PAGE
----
Veterinary advice should be sought before applying any treatment or vaccine.



Tapeworms (Anoplocephala perfoliata) are a type of internal parasite that invade the gastrointestinal tract of horses. Tapeworms are widespread throughout North America, using oribatid mites as their intermediate host which are found often in moist areas of horse pastures. Regions with dry arid climate have lower tapeworm populations. Tapeworms cause damage to the horse's intestinal lining when they produce small mucosal erosions at the site where they attach themselves in the horse's GI system. High levels of tapeworms have been found to cause impactions and spasmodic colic. Lesions associated with tapeworm attachment may also alter the pattern of intestinal motility, thus being a potential cause of intussusception.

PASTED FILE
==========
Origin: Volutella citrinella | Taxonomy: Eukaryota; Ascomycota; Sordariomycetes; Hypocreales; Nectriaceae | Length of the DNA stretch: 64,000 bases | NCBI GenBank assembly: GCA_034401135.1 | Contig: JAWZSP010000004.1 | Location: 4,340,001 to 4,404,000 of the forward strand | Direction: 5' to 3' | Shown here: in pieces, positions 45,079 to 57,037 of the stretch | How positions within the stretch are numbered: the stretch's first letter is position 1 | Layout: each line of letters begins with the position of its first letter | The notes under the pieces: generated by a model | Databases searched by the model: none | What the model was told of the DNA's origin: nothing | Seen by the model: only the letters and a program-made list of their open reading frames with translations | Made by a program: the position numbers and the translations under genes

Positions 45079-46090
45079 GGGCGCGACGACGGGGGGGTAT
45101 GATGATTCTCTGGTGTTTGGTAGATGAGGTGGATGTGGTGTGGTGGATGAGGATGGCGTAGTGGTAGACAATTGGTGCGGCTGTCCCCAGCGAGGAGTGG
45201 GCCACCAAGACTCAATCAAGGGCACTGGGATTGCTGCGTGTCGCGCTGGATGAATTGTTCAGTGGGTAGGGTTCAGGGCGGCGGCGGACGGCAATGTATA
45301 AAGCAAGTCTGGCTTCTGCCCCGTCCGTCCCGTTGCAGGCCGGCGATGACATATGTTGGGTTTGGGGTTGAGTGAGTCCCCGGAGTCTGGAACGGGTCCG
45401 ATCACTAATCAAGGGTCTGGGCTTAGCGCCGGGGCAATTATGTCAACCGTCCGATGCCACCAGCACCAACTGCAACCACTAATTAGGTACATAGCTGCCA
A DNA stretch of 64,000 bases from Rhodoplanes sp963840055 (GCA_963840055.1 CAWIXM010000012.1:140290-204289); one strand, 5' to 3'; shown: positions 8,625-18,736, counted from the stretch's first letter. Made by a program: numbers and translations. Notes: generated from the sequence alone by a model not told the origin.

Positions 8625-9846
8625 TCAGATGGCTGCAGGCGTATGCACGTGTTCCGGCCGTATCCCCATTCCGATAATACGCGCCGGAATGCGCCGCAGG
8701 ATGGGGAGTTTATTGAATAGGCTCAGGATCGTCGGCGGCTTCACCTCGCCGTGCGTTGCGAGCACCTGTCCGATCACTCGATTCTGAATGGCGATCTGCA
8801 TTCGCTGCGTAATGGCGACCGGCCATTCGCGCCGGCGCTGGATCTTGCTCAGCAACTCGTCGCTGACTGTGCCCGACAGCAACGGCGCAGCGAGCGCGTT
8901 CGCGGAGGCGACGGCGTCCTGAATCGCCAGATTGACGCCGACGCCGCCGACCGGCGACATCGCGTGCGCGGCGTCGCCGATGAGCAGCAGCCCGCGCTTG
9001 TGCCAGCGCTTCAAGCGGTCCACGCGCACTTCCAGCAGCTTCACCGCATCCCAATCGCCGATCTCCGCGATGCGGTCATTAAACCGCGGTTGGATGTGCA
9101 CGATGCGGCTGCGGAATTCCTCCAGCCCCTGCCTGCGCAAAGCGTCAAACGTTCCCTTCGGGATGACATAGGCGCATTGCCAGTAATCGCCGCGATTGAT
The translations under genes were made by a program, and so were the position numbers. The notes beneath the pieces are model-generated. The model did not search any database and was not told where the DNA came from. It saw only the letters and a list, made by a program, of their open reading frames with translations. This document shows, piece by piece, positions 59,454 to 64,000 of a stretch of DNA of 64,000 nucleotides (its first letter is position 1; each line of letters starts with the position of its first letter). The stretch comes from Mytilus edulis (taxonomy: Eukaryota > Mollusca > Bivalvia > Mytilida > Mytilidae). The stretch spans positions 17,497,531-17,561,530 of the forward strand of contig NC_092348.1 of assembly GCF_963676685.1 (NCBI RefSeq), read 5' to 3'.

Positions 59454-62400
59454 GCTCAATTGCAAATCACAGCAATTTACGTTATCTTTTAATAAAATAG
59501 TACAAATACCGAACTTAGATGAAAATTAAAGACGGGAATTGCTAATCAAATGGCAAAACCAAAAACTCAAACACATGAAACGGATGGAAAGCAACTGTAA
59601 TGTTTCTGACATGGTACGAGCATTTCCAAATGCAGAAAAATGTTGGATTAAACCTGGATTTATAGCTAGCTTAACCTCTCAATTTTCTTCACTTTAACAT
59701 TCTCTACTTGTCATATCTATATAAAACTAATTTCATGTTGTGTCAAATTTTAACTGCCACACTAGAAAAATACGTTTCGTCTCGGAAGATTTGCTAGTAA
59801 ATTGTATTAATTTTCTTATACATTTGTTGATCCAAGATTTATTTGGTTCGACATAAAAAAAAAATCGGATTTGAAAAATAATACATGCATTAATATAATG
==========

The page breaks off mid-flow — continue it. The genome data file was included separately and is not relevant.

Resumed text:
Poor body condition
Recurring diarrhea
Progressive weight loss


  • Fecal egg count
  • Necropsy



Deworming : Praziquantel or a cestocidal (double the nematode dose) of pyrantel pamoate
. Given in the late fall or winter.
  • Isolate new animals upon arrival at the farm
  • Deworming through the implementation of a barnwide program.

Scientific Research

General Overviews

Risk Factors

  • Moist environmental conditions